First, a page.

Since its first publication, more than 3 million copies of the NIST SP800-82 documents have been downloaded.

A visual history of NIST and ICS

A visual history of NIST and ICS security has been developed and included below:

A visual history of NIST and ICS Security

NIST SP800-82, Revision 2 (DRAFT)

On May 14, 2014, NIST produced Revision 2 to the SP800-82 series of guides. Again, Keith Stouffer was the leader of this effort. The SP800-82 documents have expanded in depth and breadth of information, as shown in page count alone:

NIST SP800-82, Revision 0 155 pages
NIST SP 800-82, Revision 1 170 pages  (+9.6%)
NIST SP 800-82, Revision 2 (DRAFT) 255 pages  (+50.0%)

In summary, Revision 2 includes the following:

  • Updates to ICS threats and vulnerabilities.
  • Updates to ICS risk management, recommended practices and architectures.
  • Updates to current activities in ICS security.
  • Updates to security capabilities and tools for ICS.
  • Additional alignment with other ICS security standards and guidelines, specifically U.K. National Centre for the Protection of National Infrastructure (CPNI) and ISA-62443.
  • New tailoring guidance for NIST SP800-53, Revision 4 security controls, including introduction of overlays.
  • An ICS overlay for NIST SP800-53, Revision 4 security controls that provides tailored security control baselines for low, moderate and high impact ICS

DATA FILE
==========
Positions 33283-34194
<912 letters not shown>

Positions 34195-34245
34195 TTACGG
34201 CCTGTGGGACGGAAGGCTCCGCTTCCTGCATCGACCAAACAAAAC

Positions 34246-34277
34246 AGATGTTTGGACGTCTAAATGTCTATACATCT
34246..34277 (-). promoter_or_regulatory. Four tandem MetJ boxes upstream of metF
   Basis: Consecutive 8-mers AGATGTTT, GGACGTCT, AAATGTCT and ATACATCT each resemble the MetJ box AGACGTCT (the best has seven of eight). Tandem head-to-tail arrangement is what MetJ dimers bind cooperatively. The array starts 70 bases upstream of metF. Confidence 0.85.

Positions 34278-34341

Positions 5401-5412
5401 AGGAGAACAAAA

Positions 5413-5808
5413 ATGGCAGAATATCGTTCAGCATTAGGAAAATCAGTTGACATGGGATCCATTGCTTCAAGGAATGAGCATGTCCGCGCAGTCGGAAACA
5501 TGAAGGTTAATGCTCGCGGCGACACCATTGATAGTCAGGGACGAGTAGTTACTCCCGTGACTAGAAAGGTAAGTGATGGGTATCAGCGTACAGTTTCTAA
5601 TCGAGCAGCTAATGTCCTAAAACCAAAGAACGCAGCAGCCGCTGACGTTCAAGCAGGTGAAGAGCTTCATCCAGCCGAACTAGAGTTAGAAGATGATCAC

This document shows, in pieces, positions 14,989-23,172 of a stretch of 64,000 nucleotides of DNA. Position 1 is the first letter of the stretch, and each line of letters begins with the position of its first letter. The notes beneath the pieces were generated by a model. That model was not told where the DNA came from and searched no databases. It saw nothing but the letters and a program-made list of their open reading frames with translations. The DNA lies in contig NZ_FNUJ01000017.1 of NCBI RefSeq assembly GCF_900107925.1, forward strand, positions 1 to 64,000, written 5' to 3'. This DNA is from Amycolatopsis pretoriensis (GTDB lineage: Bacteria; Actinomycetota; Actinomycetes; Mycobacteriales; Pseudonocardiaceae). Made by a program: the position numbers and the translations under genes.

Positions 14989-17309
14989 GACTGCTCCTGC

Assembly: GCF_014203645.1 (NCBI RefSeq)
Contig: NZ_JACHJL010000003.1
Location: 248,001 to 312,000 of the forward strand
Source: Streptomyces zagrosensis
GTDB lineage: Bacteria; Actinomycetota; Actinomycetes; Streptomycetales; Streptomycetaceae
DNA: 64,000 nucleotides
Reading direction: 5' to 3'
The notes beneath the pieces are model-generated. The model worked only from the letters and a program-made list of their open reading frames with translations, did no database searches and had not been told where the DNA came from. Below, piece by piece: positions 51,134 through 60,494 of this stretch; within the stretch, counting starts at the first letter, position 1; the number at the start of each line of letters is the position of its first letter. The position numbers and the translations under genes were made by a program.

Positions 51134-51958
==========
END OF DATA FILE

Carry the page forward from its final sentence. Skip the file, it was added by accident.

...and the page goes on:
The ICS overlay is a partial tailoring of the controls and control baselines in SP800-53, Revision 4, which adds supplemental guidance specific to ICS. The ICS overlay is intended to be applicable to all ICS systems in all industrial sectors; it can be used to provide a structured approach to help organizations tailor security-control baselines and develop specialized security plans that can be applied to specific missions/business functions, environments of operation and/or technologies. This specialization approach is important as the number of threat-driven controls and control enhancements in the catalog increases and organizations develop risk management strategies to address their specific protection needs within defined risk tolerances.